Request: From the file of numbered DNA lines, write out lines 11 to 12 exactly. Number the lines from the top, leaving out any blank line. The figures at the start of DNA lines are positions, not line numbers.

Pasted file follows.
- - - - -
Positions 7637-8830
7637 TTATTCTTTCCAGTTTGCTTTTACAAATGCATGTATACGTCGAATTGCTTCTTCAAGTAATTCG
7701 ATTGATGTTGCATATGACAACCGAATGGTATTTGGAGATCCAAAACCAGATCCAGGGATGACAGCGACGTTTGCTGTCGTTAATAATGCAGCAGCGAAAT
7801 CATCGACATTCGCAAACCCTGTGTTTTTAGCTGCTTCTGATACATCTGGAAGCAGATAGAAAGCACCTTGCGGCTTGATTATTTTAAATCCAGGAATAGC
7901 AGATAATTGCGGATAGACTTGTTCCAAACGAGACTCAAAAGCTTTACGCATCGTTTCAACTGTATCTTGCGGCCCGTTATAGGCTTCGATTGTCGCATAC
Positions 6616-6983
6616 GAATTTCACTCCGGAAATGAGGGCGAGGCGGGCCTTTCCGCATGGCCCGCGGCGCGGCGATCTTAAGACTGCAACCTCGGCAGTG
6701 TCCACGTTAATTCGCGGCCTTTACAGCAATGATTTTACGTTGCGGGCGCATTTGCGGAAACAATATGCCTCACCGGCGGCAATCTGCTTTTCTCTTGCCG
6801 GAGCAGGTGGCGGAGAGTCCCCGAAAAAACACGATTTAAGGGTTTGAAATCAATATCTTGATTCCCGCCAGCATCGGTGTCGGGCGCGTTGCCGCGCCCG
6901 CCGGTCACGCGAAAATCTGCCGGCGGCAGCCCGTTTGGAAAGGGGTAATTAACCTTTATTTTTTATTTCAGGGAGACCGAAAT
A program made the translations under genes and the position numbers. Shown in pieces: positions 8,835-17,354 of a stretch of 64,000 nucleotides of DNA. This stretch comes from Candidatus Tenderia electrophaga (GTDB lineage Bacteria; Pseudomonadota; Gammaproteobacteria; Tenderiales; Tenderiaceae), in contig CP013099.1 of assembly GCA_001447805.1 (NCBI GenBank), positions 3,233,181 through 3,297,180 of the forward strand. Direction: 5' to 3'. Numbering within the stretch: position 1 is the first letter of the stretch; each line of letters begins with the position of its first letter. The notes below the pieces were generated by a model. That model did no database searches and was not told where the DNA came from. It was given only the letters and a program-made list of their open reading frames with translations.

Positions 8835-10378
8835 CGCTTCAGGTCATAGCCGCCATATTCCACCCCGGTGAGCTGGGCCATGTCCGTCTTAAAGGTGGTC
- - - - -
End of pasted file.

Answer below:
A program made the translations under genes and the position numbers. Shown in pieces: positions 8,835-17,354 of a stretch of 64,000 nucleotides of DNA. This stretch comes from Candidatus Tenderia electrophaga (GTDB lineage Bacteria; Pseudomonadota; Gammaproteobacteria; Tenderiales; Tenderiaceae), in contig CP013099.1 of assembly GCA_001447805.1 (NCBI GenBank), positions 3,233,181 through 3,297,180 of the forward strand. Direction: 5' to 3'. Numbering within the stretch: position 1 is the first letter of the stretch; each line of letters begins with the position of its first letter. The notes below the pieces were generated by a model. That model did no database searches and was not told where the DNA came from. It was given only the letters and a program-made list of their open reading frames with translations.

Positions 8835-10378